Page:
I agree when watching early Disney animated movies, they have pretty scary parts. I think what makes Stromboli so scary is his large & strong movement. The evil Queen from Snow White was a quiet controlled evil that scares your mind, but Stromboli is physically scary.

When Stromboli locks Pinocchio in a cage and storms out, "Shaddup, before I knocka you silly!", at that age, we're thinking, "Whoa...This is bad.  No one ever says they're going to hit a Disney character.  😮 "

As for the Fox, one story I'd read was that when Walt liked a character on storyboards, he would ham it up and start acting out the story in person as he got ideas--He started working out so much of the Fox's stylish cane-twirling, if you look at the character, he's got a distinctly Walt-like look to the eyebrows.

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Also, can't recall the designer's name, but Snow White and Pinocchio were the two films from one Disney artist who created the production design for stories where everything was creatively carved out of wood--Just look at the Dwarves' hand-carved furniture and Gepetto's clocks.

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With the death of director Michael Anderson at 98, I'm reminded that his son, Michael Anderson, Jr. (along with Hayley Mills) was in my favorite live-action Disney film: In Search of the Castaways. Great adventure film.

 

 

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#4: DUMBO  (1941) 

One of my favorite animated characters is Dumbo, himself. I enjoy this movie because the production team did a great job of keeping it clear and concise. The overall run time is only 1 hour and 4 minutes. Keep it short, and to the point. I appreciate the decision not to take a shorter story and stretch it into something longer and less meaningful. 

The film starts out with all the storks delivering babies to all the circus animals (except for Mrs. Jumbo, the elephant, as her stork is late). The stork eventually arrives and delivers Jumbo, Junior to Mrs. Jumbo and her catty "friends," but after seeing his enormous ears, these so-called "friends" start to poke fun at the baby elephant and decide to dub him "Dumbo."

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Dumbo gets ridiculed by children who visit the circus and Mrs. Jumbo defends him, which forces the circus staff to shut her up in a train car and call her "mad." Dumbo visits his mother on occasion, and on one of these occasions she sings the song "Baby Mine" to him (which never fails to make me somewhat emotional).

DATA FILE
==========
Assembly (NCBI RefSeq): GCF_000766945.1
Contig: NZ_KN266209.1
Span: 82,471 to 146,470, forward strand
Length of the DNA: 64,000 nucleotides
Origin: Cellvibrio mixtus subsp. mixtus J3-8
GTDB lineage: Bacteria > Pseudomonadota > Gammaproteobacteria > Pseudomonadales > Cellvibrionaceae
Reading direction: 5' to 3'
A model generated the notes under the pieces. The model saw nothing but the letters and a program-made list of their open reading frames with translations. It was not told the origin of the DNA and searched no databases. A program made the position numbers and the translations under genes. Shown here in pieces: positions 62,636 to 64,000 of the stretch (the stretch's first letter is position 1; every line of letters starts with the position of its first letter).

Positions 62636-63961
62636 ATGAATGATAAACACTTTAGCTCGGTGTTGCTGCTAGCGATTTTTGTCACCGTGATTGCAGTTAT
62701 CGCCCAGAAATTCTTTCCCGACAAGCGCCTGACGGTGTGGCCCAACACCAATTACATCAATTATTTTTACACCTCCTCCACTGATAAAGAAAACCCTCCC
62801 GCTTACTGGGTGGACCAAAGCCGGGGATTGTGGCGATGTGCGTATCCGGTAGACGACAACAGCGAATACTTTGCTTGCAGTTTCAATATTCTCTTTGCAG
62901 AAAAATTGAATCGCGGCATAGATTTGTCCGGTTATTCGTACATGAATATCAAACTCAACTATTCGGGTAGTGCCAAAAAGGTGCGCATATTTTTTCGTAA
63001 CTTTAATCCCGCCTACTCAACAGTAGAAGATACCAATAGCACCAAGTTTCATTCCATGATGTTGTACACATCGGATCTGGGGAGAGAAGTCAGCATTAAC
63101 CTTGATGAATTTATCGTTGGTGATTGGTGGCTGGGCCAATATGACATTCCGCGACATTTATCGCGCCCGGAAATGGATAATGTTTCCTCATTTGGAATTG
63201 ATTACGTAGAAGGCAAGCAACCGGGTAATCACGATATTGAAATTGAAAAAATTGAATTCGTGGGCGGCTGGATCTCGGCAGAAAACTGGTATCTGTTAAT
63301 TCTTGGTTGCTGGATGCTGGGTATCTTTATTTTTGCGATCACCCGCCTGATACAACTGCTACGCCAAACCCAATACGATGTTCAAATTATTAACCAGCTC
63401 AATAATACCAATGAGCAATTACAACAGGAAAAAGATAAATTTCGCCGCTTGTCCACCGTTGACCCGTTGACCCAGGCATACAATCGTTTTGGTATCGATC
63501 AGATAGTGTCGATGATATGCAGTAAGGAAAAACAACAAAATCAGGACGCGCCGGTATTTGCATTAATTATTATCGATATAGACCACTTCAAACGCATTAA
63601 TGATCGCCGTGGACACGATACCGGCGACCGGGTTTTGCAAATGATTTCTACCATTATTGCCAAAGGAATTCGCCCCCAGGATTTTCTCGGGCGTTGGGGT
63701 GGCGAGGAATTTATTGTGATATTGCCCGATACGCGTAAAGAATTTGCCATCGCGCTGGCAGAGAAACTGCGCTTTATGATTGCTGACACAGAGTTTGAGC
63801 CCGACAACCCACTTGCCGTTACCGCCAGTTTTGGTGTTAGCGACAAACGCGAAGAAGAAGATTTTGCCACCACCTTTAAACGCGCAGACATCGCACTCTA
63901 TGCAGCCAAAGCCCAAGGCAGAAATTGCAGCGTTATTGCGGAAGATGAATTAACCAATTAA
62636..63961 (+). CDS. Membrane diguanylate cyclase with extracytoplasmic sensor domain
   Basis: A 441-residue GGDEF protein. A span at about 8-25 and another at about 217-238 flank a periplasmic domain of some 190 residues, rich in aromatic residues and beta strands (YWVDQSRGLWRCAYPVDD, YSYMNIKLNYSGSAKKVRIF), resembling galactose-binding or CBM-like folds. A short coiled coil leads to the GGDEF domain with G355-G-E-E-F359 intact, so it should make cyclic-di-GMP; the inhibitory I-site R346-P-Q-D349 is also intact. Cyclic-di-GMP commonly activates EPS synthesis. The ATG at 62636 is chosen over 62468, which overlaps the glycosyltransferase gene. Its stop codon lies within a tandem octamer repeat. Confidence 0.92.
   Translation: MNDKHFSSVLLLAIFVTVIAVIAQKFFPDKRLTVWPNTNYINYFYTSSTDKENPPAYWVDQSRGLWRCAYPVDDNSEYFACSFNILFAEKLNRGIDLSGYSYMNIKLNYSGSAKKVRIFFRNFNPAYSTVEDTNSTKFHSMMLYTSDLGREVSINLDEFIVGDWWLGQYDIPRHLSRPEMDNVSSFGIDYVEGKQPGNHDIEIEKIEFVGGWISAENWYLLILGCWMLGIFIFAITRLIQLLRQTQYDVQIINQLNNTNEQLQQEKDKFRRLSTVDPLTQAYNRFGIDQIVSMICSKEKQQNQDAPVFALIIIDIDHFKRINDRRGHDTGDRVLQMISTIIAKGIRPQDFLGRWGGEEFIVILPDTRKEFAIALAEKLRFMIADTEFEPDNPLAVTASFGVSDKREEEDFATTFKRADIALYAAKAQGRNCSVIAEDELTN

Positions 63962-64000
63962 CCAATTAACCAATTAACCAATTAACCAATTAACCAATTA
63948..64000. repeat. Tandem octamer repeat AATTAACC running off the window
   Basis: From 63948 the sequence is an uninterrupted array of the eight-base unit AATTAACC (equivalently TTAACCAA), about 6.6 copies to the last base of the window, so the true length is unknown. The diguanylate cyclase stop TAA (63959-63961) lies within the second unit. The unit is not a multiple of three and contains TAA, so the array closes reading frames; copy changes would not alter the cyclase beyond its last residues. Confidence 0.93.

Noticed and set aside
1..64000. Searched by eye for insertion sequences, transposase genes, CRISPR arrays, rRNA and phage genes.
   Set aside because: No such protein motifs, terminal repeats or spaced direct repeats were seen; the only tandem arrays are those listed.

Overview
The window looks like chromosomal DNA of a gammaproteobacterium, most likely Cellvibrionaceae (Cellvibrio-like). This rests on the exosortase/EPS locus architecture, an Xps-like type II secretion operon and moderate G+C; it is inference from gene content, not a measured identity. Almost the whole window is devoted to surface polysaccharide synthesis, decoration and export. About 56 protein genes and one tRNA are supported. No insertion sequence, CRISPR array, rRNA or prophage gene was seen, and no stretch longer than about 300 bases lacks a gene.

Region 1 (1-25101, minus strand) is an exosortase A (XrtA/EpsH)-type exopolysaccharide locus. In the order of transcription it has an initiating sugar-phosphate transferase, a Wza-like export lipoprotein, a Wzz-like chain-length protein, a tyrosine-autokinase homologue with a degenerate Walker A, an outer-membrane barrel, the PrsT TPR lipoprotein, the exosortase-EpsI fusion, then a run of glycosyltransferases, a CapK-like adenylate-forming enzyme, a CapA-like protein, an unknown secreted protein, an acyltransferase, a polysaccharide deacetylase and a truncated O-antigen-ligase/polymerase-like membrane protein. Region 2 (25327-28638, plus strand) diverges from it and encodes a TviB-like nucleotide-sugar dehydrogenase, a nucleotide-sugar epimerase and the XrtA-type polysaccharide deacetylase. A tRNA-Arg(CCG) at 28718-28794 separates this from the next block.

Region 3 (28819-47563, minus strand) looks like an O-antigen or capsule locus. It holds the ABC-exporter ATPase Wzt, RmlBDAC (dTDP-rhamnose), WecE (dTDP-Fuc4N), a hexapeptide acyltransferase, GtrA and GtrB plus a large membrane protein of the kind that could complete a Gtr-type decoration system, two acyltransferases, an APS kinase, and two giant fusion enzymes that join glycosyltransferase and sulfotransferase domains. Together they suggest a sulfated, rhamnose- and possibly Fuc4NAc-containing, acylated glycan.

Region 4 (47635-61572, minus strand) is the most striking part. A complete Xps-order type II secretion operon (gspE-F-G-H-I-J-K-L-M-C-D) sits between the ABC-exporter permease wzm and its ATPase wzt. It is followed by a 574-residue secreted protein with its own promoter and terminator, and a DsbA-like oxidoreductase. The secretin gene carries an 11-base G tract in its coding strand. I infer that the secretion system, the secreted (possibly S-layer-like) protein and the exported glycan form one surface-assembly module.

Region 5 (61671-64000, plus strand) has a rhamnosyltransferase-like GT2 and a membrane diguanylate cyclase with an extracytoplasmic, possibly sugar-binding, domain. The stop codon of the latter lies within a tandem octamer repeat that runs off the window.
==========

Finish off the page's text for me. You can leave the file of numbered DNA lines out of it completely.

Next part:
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Dumbo meets a mouse named Timothy, who befriends him, and starts to act as a sort of manager for Dumbo.

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Timothy tries to come up with an act that will suit Dumbo, and in the meantime, the circus ringmaster has Dumbo perform as a clown (which only results in disaster). 

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The film starts to wrap up as Dumbo and Timothy consume alcohol and thus, the "Pink Elephants on Parade" sequence was born. I have no idea whose idea it was to have a baby elephant and a mouse get inebriated in a children's animated film, but there it is. 

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While in a drunken stupor, Dumbo uses his ears to fly up into a nearby tree (while carrying Timothy) and the two awake to the sounds of ravens singing "When I See an Elephant Fly." Timothy and the ravens encourage Dumbo to return to the circus and perform by using his ears to fly; their reasoning is that people will not laugh at him, but will, instead, be in awe of him. Dumbo returns to the circus and ultimately becomes an international sensation. 

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*TRIVIA* 

Singer Betty Noyes sang the lullaby, "Baby Mine" for this film. You might remember her from dubbing Debbie Reynolds (ironically) in Singin' in the Rain (1952)

Animator Bill Tytla worked not only on the character of Dumbo, but also Grumpy (the dwarf), Stromboli (Pinocchio), and the Chernabog (Fantasia). 

Dickie Jones (voice of Pinocchio) was briefly considered to play Dumbo, but Walt decided to go in a different direction and not give the character any dialogue. 

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I find that while I appreciate their artistry and history, the early Disney movies never make my shortlist of favorite Disney films.  I'm not particularly a big fan of Pinocchio, but I do like when they get eaten by Monstro.  I also like the scenes with Jiminy Cricket and the Blue Fairy.

I love Dumbo.  I haven't seen it in forever, but I especially remember the scene with Dumbo's mom singing the "Baby Mine."  I see that you didn't mention the black crows scene o.O Early Disney movies have quite a few moments in them that now seem racist.  The Native Americans in Peter Pan for example.  Woah.  Of course, these films are a product of their time, so these somewhat unsavory scenes don't bother me.